The Red Badge of Courage and Other Stories

The Red Badge of Courage and Other Stories

Stephen Crane

Language: English

Pages: 0


Format: PDF / Kindle (mobi) / ePub

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of trepidation. The youth felt triumphant at this exhibition. There was the law, he said. Nature had given him a sign. The squirrel, immediately upon recognizing danger, had taken to his legs without ado. He did not stand stolidly baring his furry belly to the missile, and die with an upward glance at the sympathetic heavens. On the contrary, he had fled as fast as his legs could carry him; and he was but an ordinary squirrel, too—doubtless no philosopher of his race. The youth wended, feeling

over his ears his hands trembled. In fact, Johnnie and old Scully were the only ones who displayed no agitation. These preliminaries were conducted without words. Scully threw open the door. “Well, come on,” he said. Instantly a terrific wind caused the flame of the lamp to struggle at its wick, while a puff of black smoke sprang from the chimney-top. The stove was in mid-current of the blast, and its voice swelled to equal the roar of the storm. Some of the scarred and bedabbled cards were

stories / Stephen Crane ; edited with an introduction and notes by Gary Scharnhorst. p. cm. Contents: The red badge of courage—The veteran—The bride comes to Yellow Sky—The blue hotel— A self-made man—The open boat. Selected poetry. The black riders—Do not weep, maiden, for war is kind—A newspaper is a collection of half-injustices—The trees in the garden rained flowers. eISBN : 978-1-101-09835-6 1. Chancellorsville, Battle of, Chancellorsville, Va., 1863—Fiction. 2. Virginia—History—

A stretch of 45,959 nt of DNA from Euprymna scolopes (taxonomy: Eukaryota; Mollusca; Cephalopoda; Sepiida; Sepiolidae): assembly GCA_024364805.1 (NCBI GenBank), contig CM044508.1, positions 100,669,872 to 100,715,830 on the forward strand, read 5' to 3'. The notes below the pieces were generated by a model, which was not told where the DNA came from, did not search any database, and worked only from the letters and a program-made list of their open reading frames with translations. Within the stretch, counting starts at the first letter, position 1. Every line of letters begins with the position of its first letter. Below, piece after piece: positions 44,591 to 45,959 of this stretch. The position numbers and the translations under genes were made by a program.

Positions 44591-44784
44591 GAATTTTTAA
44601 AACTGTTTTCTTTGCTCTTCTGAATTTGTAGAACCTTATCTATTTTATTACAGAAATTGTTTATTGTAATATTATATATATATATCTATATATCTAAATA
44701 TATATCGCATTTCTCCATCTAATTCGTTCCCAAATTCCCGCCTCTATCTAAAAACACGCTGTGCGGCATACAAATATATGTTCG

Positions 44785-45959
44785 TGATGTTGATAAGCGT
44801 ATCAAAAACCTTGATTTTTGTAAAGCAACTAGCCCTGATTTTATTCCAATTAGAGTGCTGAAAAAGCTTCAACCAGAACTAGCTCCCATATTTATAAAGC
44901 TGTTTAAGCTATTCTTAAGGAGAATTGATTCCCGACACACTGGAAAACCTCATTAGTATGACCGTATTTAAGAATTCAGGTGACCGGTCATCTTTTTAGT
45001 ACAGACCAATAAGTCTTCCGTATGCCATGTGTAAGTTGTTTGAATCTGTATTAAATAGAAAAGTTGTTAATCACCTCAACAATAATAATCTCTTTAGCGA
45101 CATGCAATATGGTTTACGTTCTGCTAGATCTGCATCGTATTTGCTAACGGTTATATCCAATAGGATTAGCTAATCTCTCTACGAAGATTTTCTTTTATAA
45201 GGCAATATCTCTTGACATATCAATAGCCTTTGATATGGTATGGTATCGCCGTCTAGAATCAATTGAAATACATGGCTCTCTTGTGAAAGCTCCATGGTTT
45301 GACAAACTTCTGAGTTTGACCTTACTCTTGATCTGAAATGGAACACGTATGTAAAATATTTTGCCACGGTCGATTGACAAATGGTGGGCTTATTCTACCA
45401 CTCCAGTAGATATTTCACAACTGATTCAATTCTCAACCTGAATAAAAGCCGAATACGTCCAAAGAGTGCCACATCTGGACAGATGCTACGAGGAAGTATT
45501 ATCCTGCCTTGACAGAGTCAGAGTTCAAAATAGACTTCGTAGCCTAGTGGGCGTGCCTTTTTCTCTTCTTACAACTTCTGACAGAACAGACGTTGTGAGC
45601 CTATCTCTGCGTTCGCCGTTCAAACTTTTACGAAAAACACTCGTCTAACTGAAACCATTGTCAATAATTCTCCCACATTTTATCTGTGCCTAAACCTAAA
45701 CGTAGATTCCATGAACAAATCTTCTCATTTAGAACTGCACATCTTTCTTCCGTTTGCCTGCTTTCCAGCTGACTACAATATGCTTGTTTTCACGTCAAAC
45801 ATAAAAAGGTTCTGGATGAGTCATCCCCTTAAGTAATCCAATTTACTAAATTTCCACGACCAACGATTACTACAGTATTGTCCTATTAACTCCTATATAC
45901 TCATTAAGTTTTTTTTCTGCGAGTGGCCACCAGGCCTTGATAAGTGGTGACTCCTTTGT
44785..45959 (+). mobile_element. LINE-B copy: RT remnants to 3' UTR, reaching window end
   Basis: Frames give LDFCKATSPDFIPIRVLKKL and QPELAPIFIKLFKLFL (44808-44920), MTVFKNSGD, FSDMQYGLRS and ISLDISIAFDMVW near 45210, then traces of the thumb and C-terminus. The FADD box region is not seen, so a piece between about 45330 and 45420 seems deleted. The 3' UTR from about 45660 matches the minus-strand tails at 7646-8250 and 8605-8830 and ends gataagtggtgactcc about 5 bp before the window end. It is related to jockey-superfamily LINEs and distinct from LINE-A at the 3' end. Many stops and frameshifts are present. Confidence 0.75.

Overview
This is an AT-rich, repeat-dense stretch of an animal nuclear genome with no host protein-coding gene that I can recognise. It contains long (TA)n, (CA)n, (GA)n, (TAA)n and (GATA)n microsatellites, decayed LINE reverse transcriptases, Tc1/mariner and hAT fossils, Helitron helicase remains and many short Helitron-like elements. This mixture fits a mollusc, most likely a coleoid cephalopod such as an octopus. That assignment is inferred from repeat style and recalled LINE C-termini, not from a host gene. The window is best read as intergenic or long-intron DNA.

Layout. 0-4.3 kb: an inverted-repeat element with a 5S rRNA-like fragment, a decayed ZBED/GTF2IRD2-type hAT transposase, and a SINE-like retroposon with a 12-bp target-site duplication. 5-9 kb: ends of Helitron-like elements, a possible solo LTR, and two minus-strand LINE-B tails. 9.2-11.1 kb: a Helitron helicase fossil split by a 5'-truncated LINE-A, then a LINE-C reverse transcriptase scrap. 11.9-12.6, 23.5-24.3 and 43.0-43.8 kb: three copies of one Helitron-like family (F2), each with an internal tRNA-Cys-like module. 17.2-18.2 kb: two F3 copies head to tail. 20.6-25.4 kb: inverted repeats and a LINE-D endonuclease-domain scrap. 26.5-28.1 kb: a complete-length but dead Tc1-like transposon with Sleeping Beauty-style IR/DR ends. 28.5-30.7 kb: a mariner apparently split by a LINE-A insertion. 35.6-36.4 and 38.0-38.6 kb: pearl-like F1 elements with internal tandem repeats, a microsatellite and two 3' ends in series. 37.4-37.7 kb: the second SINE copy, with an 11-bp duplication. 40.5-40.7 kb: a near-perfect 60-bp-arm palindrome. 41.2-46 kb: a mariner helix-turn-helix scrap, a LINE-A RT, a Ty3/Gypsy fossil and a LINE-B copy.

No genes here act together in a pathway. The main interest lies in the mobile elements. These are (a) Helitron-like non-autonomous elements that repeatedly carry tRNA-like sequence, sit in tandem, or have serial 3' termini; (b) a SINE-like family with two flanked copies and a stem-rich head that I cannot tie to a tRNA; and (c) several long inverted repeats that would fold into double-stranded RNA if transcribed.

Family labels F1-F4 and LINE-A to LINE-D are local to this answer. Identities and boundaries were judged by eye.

had calloused the bartender. He merely grew sulky. “I hear you,” he answered. “Well,” cried the Swede, “listen hard then. See those men over there? Well, they’re going to drink with me, and don’t you forget it. Now you watch.” “Hi!” yelled the barkeeper, “this won’t do!” “Why won’t it?” demanded the Swede. He stalked over to the table, and by chance laid his hand upon the shoulder of the gambler. “How about this?” he asked, wrathfully. “I asked you to drink with me.” The gambler simply

wild hands toward the sky And the affrighted steed ran on alone, Do not weep. War is kind. Hoarse, booming drums of the regiment Little souls who thirst for fight, These men were born to drill and die The unexplained glory flies above them Great is the battle-god, great, and his kingdom— A field where a thousand corpses lie. Do not weep, babe, for war is kind. Because your father tumbled in the yellow trenches, Raged at his breast, gulped and died, Do not weep. War is kind. Swift,

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